“He’s a terrible human being, but at least he can hold himself with a degree of composure," she said. "He can formulate a sentence eloquently, he’s well educated, he’s always in control of the situation. It gives ordinary citizens a measure of peace to know that they’re being led by a fully-functioning adult. He’s not a drunk, like [former President Boris] Yeltsin, who was just embarrassing. He doesn’t lose his temper and lunge at politicians, like that lunatic Zhirinovsky [the leader of the Liberal Democratic Party]. And he isn’t a paranoid schizophrenic, like some of our former dictators.”
To Americans, Putin seems horrible, because they compare him to outwardly decent men like Barack Obama and Bill Clinton. But to Russians, he is at the very least an improvement because they compare him to former leaders who set the bar awfully low.
And what Anya, an urbane intellectual, is saying is in some ways connected to what my aunt, a provincial farmer, meant as well. In the absence of transcendent ideals, people are instead concerned with tangible outcomes. And here’s where one needs to acknowledge another uncomfortable truth: While Putin is unequivocally terrible in regard to human rights and general human decency, he has tightened up what used to be a mess of a country in quotidian ways.
You can’t smoke in most public places anymore, which is a godsend because it means you can have a drink at a bar without choking to death in a steam-room of smoke. You can’t buy liquor in stores after ten at night, which seems to have significantly reduced the number of zombie-eyed men zigzagging through the streets on sunny afternoons. There’s a card now that you can use to ride in the metro, trolleybus, and marshrutka (a little minivan), which eliminates the hassle of constantly scrambling for change when late. In big cities like Moscow and St. Petersburg, the streets are shockingly cleaner and safer, and the highways are packed with BMWs instead of the boxy Ladas that used to ubiquitously sputter black smoke into the air as recently as three years ago. There’s a Starbucks on Nevsky Prospekt, the main street in St. Petersburg. The appearance of this global coffee corporation may seem completely frivolous, but it isn’t to Russians, for whom, like McDonalds 24 years earlier, the Starbucks is a tangible if illusory indicator that they finally—finally!—get to have some of the same consumer goods as those in the West.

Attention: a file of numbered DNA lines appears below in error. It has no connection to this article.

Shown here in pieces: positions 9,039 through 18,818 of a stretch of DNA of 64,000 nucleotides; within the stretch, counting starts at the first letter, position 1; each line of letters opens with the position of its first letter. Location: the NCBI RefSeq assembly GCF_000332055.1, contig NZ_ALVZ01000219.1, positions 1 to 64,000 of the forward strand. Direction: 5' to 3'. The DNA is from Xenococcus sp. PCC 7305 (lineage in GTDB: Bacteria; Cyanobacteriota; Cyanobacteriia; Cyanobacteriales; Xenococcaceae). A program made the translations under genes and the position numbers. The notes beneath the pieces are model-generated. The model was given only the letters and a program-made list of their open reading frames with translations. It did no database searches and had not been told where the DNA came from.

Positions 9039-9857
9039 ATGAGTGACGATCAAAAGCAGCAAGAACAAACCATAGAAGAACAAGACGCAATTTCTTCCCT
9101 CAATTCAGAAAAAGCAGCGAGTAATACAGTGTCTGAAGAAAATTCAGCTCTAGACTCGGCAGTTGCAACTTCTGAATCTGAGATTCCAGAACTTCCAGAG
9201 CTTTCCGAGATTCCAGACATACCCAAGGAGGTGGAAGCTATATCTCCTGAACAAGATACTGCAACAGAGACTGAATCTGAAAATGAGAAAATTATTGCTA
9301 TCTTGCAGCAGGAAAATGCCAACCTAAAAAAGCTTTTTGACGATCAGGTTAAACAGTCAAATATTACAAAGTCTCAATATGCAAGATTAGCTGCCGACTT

An ad for Putin and then-presidential candidate Dmitri Medvedev near Moscow's Red Square in 2008. Photo via Flickr user maailma.net
It’s easy to dismiss all of this as materialistic, even Faustian, but to a country that had so little for so long—many rural inhabitants still have next to nothing—smart phones and cars that don’t drive backwards of their own accord are a good enough reason to put up with a seemingly soulless leader. In the absence of abstract ideals, it is the minutiae of daily life that most matters, and it is these very minutiae that, up until now at least, Putin has cleverly provided.